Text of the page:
Recently I finished reading a book about women who wrote the stories of their lives. It made me realize that I’m the only one who has the memories of my grandparents… from my unique perspective. My brother’s view is from the male side of life (read: missing all the important details)… and my baby sister’s is from years later after advanced technology. (Not really, but it sounds good.) My mind was flooded with warm memories of my Canadian Grandma’s house…. that I decided were blog worthy. You are welcome to stroll down memory lane with me.
The first house I remember my grandparents living in was in Vancouver, B.C. and the exterior of the house was covered with tiny pieces of blue, white and green glass and bitty black rocks. There was an occasional red piece as well. I was fascinated by the colors, and frankly, the thought of anyone gluing shiny little gems to the outside of a structure. How it sparkled in the sun! I admit that I picked off a few and kept them hidden from anyone. It was akin to discovering sea glass, free for the taking, but I guessed it belonged to someone and was surely stealing.
The jewel-covered house was two-story and had a long, dark wooden staircase that my brother and I flew down sitting on square velvet cushions. The house smelled of furniture polish…. always…. possibly why the ride down the stairs was so rapid! The livingroom, with the highfalutin television set, was at the bottom of the stairs across the hall, behind wooden pocket doors. Those were the first pocket doors I had ever seen, and I thought they were pretty nifty… all hiding like that.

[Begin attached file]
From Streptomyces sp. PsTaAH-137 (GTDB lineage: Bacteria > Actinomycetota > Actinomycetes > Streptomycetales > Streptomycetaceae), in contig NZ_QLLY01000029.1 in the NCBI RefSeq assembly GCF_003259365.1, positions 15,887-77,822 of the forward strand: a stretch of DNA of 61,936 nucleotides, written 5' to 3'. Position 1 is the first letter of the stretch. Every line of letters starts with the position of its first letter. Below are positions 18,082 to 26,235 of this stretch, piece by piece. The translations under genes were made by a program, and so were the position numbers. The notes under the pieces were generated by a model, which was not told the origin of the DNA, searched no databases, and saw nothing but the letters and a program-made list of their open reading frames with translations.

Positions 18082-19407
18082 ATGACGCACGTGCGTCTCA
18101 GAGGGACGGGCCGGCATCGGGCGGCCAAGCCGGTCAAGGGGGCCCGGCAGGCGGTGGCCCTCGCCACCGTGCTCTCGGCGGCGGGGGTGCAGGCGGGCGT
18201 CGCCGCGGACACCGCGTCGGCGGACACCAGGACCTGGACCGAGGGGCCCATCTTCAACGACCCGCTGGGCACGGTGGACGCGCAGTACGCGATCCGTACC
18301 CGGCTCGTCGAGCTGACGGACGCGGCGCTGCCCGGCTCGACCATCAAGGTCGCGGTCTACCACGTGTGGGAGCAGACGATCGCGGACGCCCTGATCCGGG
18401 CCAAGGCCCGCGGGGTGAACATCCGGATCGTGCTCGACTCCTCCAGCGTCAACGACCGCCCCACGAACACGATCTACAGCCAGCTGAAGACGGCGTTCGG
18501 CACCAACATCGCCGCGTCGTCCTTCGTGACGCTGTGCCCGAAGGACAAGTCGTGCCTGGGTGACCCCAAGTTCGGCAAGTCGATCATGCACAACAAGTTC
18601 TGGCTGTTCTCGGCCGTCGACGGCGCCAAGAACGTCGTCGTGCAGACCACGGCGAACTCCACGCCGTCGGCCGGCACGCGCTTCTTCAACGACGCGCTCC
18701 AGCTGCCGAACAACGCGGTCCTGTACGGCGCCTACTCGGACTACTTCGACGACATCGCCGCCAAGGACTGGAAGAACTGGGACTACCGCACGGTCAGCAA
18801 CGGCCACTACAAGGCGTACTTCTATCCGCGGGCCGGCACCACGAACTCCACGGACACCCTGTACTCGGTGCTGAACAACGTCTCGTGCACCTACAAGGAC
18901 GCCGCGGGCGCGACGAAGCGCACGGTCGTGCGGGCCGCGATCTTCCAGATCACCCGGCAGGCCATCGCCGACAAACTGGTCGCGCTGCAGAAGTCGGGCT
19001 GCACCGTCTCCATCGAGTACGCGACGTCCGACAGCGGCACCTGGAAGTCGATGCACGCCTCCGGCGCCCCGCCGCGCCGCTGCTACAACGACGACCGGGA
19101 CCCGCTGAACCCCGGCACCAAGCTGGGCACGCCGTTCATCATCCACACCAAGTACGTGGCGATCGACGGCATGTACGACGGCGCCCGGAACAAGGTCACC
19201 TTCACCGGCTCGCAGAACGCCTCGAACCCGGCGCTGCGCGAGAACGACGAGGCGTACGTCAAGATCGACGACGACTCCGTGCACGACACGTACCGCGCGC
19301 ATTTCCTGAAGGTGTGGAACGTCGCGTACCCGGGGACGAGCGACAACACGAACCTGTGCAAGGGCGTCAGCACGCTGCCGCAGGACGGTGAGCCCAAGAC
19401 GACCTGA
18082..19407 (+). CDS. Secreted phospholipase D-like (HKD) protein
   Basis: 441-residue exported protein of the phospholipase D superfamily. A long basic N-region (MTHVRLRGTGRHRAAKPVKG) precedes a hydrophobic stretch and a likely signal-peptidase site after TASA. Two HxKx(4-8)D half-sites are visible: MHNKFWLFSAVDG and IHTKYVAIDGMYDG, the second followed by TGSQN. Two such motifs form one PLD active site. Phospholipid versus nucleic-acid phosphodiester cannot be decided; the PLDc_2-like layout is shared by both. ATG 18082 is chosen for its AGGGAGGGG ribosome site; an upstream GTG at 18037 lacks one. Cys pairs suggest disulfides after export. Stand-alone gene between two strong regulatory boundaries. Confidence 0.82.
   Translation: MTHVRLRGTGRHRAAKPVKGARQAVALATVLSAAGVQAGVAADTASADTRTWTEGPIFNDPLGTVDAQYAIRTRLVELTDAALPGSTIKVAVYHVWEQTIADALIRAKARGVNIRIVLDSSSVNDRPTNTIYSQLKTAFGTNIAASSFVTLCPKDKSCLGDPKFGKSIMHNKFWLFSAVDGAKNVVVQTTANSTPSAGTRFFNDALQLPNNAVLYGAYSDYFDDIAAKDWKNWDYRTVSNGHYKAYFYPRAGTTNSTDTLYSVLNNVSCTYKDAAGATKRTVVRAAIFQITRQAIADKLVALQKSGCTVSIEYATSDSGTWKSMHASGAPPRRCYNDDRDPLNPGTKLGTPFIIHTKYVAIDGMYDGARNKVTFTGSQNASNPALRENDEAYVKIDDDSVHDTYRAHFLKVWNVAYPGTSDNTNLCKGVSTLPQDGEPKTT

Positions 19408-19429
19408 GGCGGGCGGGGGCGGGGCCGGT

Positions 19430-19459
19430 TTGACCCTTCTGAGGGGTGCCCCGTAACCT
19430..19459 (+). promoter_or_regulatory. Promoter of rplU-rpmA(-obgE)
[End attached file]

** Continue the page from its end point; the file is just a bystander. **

I slept with my baby sister in a single white metal bed, in a tiny room off the kitchen. A cream-colored chenille bedspread hugged us all night long. The room had hardwood floors and a strange white and blue pot with a lid that sat suspiciously under our bed. I never knew what it was for. I never asked. I figured it out YEARS later in an antique store. AHA!
There were young men who were always hanging around Grandma’s kitchen. They seemed old to my 7 or 8 years, but were probably in their young twenties. I remember them sweeping the back porch and eating meat sandwiches at her table. One spoke funny and I was enthralled trying to translate his foreign tongue. I never knew where he came from. I never asked. YEARS later I learned that his name was Willy and he was from Scotland. That was also the first time I saw a tattoo up close….an anchor and I couldn’t quite figure out for the life of me why the guy drew on his hairy arm. I never knew who those men were. I never asked. YEARS later I discovered that Grandmother kept service men in the house who needed room and board.
Next door was a tiny house, also covered in the beautiful glass that called to me, where my “Great Aunt” lived. I don’t think she was related but we acted like it. I thought of them as the big house and the baby house. She made me little butter and jam sandwiches and cut off the crusts at her tiny kitchen table with only two chairs. She’s the only elderly woman who ever cut off crusts that I knew of. So wasteful, but I loved it. Plants grew everywhere in her little house….a green paradise. Vines traipsed across the curtain rods and hugged the lamp poles. Sort of jungle-ish, but so natural and welcoming. Great Aunt had a garden that she planted with her own hands. This impressed me beyond measure! I can still taste the green peas, fresh from the pods that I picked …. when I wasn’t picking glass off their houses.
Individually paper-wrapped mandarin oranges were introduced to me at Grandmother’s glass house. And seedless… heaven-sent. I loved them…. truly. Still do. That is where I tasted ginger ale for the first time too. Absolutely splendid!
As a kid you don’t really understand all that is going on to keep a house full of people running. I never asked where our food came from. YEARS later I heard that my Grandmother bought discounted surplus groceries from B.C. Hydro, only allowable because my Grandfather had worked there. She got boxes and boxes of canned goods that she put on the table for the service men and the other people who lived with them. People who “just needed a place and some love,” as I’ve heard it put.